Rhode Island Gov. Lincoln Chafee, a former Republican U.S. senator, is expected to register with the Democratic Party to seek re-election next year after being elected as an independent candidate. Chafee is not the first, and likely won't be the last, top politician to change parties during their careers. Here are five other big-name politicians who have switched.
The billionaire media mogul went from business magnate to politician when he announced he was going to run for the New York mayoral office. In 2001, Bloomberg defeated Mark Green as a Republican, and was successful in his re-election efforts in 2005. For his first six years in office, Bloomberg was a Republican but then became unaffiliated from any political party in 2007. After successfully campaigning to extend term limits, Bloomberg was elected for a third term in office, as an independent.
Continue Reading Below
Strom Thurmond served as United States senator for 48 years, representing South Carolina from 1954 until leaving the Senate in January 2003. As governor of South Carolina and in his early Senate years, Thurmond was a Democrat. In 1948, he ran for president on the segregationist States' Rights Democratic Party (Dixiecrat) line, but is now remembered as a Republican. He won his Senate seat in 1954 and won re-election in 1960 as a Democrat before announcing the switch to the Republican Party on Sept. 16, 1964, shortly after the passage of the Civil Rights Act, which he opposed. He died in 2003 at age 100.
Charlie Crist was a Republican when he was elected governor of Florida in 2006 but did not seek re-election, opting to run for the U.S. Senate in 2010. Trailing Marco Rubio in the Republican primary, he decided to run as independent candidate, ultimately losing in a three-way general election. Crist officially announced his switch to the Democratic Party on Twitter in December 2012; he had previously supported President Barack Obama’s 2012 re-election campaign and may run for his old job against Republican Gov. Rick Scott next year.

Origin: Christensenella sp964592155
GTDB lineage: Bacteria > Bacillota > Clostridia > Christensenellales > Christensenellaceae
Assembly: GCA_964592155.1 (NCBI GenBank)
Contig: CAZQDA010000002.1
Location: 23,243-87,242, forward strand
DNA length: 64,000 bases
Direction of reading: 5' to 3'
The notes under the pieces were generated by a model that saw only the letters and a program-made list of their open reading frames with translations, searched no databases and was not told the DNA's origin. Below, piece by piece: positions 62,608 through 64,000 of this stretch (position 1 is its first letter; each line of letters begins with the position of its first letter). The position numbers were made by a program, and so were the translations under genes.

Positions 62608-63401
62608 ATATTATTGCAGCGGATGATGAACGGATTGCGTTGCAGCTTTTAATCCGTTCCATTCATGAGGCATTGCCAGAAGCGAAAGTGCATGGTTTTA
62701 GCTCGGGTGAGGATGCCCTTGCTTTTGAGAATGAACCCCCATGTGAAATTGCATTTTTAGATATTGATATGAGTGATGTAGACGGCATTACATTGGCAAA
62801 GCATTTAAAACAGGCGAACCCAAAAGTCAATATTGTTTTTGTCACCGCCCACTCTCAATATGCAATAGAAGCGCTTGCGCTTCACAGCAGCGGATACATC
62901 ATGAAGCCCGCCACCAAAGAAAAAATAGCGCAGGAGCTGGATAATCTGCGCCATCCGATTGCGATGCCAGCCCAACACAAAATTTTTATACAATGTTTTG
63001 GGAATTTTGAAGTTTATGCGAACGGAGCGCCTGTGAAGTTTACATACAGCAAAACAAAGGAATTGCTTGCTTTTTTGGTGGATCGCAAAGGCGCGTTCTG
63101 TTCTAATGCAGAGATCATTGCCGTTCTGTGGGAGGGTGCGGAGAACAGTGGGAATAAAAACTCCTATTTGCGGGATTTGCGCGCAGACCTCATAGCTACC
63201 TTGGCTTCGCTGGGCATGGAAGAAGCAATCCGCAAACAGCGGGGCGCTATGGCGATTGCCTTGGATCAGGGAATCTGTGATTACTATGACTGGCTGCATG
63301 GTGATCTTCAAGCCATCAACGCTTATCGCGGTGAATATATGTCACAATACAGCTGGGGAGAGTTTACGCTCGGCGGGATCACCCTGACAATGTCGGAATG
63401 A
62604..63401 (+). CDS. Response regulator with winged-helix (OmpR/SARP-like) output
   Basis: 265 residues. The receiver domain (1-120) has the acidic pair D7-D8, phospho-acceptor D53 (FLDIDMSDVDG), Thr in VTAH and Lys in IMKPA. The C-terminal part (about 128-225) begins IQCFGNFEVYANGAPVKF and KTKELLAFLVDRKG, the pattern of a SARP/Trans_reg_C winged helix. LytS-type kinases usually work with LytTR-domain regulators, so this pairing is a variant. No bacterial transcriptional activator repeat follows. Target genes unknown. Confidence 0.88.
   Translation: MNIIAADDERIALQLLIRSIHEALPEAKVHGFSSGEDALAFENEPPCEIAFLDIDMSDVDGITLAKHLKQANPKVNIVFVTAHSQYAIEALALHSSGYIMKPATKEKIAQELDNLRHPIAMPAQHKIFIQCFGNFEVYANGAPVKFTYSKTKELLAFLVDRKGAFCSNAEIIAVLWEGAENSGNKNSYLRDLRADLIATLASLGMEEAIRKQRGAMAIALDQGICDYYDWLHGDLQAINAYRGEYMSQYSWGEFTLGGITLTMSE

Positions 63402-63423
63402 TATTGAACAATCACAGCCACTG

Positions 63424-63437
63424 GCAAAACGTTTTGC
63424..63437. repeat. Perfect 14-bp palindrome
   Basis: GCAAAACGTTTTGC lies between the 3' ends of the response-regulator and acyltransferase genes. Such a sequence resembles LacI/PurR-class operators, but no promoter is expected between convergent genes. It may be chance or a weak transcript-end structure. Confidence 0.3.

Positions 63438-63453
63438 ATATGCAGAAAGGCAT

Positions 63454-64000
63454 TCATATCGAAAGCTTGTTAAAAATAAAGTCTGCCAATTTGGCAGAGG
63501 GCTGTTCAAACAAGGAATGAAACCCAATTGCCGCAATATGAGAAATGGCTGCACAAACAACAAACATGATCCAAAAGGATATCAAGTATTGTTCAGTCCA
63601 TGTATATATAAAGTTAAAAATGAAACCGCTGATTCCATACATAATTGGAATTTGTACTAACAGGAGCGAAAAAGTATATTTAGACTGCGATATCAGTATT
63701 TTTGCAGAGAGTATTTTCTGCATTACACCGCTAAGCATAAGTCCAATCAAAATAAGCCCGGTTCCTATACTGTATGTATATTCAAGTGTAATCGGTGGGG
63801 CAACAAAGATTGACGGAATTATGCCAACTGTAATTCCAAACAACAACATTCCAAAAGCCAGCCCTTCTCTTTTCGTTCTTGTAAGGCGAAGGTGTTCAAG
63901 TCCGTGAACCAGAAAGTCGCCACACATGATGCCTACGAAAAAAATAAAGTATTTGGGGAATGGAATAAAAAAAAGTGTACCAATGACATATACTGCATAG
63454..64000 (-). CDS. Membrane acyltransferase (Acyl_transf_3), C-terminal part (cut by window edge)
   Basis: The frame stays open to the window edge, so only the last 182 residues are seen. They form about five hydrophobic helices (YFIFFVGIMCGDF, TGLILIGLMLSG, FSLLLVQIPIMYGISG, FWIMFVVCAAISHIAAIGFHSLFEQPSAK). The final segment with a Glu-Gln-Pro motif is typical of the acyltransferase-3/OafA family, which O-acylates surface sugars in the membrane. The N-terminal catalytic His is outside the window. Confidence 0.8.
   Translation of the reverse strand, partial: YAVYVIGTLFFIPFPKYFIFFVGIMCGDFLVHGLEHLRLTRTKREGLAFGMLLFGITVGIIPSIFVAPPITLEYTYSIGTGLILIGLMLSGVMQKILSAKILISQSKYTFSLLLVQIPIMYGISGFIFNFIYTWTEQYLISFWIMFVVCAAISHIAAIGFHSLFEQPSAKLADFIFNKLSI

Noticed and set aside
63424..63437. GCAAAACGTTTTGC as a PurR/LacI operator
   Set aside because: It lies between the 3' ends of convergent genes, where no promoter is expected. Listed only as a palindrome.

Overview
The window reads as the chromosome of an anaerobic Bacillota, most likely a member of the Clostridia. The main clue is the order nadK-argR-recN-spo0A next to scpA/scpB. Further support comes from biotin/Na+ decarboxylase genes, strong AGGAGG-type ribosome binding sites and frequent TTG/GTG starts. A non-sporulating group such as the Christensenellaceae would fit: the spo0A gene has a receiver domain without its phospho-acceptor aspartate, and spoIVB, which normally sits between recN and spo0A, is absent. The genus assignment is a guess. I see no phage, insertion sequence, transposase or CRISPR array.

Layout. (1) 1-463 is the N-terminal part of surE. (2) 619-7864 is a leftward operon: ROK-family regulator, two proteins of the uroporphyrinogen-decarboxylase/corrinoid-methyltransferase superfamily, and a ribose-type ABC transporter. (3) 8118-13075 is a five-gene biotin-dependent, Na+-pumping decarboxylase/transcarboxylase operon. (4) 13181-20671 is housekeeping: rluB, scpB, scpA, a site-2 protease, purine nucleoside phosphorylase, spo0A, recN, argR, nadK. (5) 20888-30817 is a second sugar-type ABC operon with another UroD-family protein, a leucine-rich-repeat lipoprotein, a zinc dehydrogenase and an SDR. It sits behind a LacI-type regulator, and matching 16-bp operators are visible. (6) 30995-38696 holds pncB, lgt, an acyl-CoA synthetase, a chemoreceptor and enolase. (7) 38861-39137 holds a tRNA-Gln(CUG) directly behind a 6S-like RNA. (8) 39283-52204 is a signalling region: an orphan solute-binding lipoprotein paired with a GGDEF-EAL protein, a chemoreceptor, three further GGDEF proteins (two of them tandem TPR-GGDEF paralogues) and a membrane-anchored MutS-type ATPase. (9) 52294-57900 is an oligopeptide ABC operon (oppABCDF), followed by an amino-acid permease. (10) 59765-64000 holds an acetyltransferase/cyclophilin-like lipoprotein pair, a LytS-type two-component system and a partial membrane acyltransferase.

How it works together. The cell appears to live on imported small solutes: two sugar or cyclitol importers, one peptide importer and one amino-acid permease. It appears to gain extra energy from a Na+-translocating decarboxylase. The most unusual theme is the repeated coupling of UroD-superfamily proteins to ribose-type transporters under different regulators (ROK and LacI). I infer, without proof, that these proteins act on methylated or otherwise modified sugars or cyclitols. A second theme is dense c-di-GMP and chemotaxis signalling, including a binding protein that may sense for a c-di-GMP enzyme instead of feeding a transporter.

During his political career, Ron Paul has run for president as a Libertarian, but represented Texas as a Republican. Paul served Texas’ 22nd District in the House of Representatives for a partial term in 1976-1977 and then was elected from 1978 until a failed Senate run in 1984. After his Libertarian presidential run in 1988, Paul returned to the House in 1996, serving as Texas’ 14th District Representative, until 2012 after announcing he was going to run in the presidential election -- this time as a Republican. He is now retired from elected office.
Early in his political career, Arlen Specter was a registered Democrat but switched to the Republican Party in 1964, on whose line he was elected Philadelphia district attorney. Specter was first elected to represent Pennsylvania in the U.S. Senate in 1980 as a Republican and would serve for 30 years. Before the 2010 Senate election, Specter announced he was returning to the Democratic Party, saying he found himself “at odds with the Republican philosophy.” But he was defeated in the Democratic primary by Rep. Joe Sestak, who lost to Republican Pat Toomey in the general election. Specter died in October 2012.